Magnesium chloride application will continue in 2012, according to a Tuesday decision by the Archuleta County Board of County Commissioners.
A Tuesday special meeting was held for the purpose of allocating 2012’s projected funding for road maintenance and improvements.
At the meeting, the commissioners opted to continue the current level of magnesium chloride application and emphasize gravel road work next year with the remaining funding.
The decisions were needed for consulting firm Short Elliott Hendrickson, Inc. (SEH) to create the 2012 portion of the five-year road plan.
In presenting the issues, County Administrator Greg Schulte said approximately $875,000 will be available for road maintenance and improvement projects in 2012 and that any funding for magnesium chloride would need to be taken “off the top” before recommendations of how to spend the other funding could be made.
In 2011, the county spent about $300,000 on magnesium chloride that was applied during two different projects.
In the spring, the substance was applied to about 160 miles of roads at a cost of about $200,000, while a second application this fall applied the magnesium chloride to about 80 miles of roads at a cost of about $100,000.
Schulte noted that the county received an “exceptional” price on the magnesium chloride this year (at 57 cents per gallon, compared to the typical price of about 65 cents per gallon, according to Public Works Director Ken Feyen), and said that the price will likely go up for 2012.
Continuing discussion on the matter, Schulte said Colorado Department of Public Health and Environment (CDPHE) fugitive dust regulations concern roads with an Average Daily Traffic (ADT) count of 200 or above.
Schulte said Archuleta County has about 95 miles of roads that fall into that category, including County Roads 500, 700, 975, Cloman Boulevard and Eight Mile Mesa, among others.
Based on the 2011 cost, Schulte estimated that it would cost about $135,000 to apply magnesium chloride to those roads required by the CDPHE and that more typical pricing would place the cost closer to $150,000.
Schulte said the staff recommendation was to provide the minimum amount.
In response to a question from Commissioner Michael Whiting, Feyen said the estimate provided for one application yearly, based on his understanding of the CDPHE regulation.
Feyen added that the substance also builds up over the years, with the residual buildup requiring less of the substance to be applied in the future and said that a single application would carry those roads with buildup through the summer.
Resident Teri Frazier asked what criteria drove the current application choices, to which Feyen responded that, currently, higher-volume roads receive the substance, with the second application hitting roads that tend to wear down quicker.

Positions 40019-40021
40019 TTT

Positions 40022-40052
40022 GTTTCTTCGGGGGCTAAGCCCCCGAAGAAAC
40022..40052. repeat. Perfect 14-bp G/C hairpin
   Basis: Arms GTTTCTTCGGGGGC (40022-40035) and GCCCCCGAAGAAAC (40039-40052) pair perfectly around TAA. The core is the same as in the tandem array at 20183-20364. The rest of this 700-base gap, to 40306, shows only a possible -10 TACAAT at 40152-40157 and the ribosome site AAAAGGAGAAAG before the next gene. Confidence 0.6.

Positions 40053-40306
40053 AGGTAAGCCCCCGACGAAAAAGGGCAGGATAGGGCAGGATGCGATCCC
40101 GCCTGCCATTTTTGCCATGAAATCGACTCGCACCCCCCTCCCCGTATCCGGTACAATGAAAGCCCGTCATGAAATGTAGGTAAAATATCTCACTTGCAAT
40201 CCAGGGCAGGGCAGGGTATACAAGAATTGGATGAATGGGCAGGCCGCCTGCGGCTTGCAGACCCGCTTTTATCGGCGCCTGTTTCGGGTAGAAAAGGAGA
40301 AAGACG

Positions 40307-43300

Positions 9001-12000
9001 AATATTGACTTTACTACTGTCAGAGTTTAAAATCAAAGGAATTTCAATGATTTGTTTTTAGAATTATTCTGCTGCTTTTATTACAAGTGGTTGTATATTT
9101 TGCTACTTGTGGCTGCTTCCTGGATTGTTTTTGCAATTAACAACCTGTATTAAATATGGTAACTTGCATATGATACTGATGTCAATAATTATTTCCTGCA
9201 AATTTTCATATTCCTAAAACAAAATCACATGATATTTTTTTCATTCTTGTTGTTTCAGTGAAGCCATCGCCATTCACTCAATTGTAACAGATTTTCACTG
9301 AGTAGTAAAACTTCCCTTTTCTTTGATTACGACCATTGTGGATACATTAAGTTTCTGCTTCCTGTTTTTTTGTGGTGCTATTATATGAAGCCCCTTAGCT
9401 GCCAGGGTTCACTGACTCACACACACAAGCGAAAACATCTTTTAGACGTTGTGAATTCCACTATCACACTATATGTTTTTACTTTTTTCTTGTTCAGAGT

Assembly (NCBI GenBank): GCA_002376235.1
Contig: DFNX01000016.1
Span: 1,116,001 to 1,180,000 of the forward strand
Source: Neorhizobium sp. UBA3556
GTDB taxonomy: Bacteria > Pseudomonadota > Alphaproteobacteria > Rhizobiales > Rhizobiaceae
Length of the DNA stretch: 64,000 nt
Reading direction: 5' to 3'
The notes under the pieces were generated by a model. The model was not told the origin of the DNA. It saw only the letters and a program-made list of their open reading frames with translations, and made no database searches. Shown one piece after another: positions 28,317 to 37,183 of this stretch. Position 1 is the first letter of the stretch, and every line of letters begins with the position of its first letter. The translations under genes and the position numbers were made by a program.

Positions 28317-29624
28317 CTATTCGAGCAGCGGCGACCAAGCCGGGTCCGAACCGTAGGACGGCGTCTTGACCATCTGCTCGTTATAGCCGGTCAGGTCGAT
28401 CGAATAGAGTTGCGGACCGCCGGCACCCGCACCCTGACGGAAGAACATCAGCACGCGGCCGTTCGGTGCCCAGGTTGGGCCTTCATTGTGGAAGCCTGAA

Frazier suggested that, instead of two applications, the county should look at one application midsummer.
Frazier also asked how a successful mill levy ballot issue would affect the funding available for roads.
Schulte said the measure would add $2.26 million if successful.
With no other public comment on the matter, the commissioners made statements, followed by a motion.
“We’re trying to give the public an idea of how the money will be spent based on what we know today,” Commissioner Steve Wadley said, adding they were trying to do the best with the funding they expected.
Whiting, who admitted he lived on a dirt road, said he would like the county to provide above the minimum standard because of health and safety concerns and the fact that many of his constituents have expressed “intense interest” in gravel roads.
“I’m not unclear as to what our dilemma is,” Whiting added.
Lucero agreed that the county needed to continue with magnesium chloride applications both spring and fall to avoid dust concerns, adding that the commissioners represent the entire county, including those living on gravel roads.
With that, Wadley made a motion to allocate $300,000 for magnesium chloride application on 240 miles.
Before the motion was voted on, Schulte pointed out that the mileage was approximate and that the amount would likely be more than $300,000.
Feyen estimated a more accurate amount to be $350,000.
Armed with the new information, the motion was retracted and a new motion made — for approximately $325,000 to be allocated for magnesium chloride application on 240 miles of roads, 160 miles in the first application and 80 in the second.
With $325,000 allocated toward magnesium chloride in 2012, the BoCC was left with directing the remaining $550,000 to other road project categories.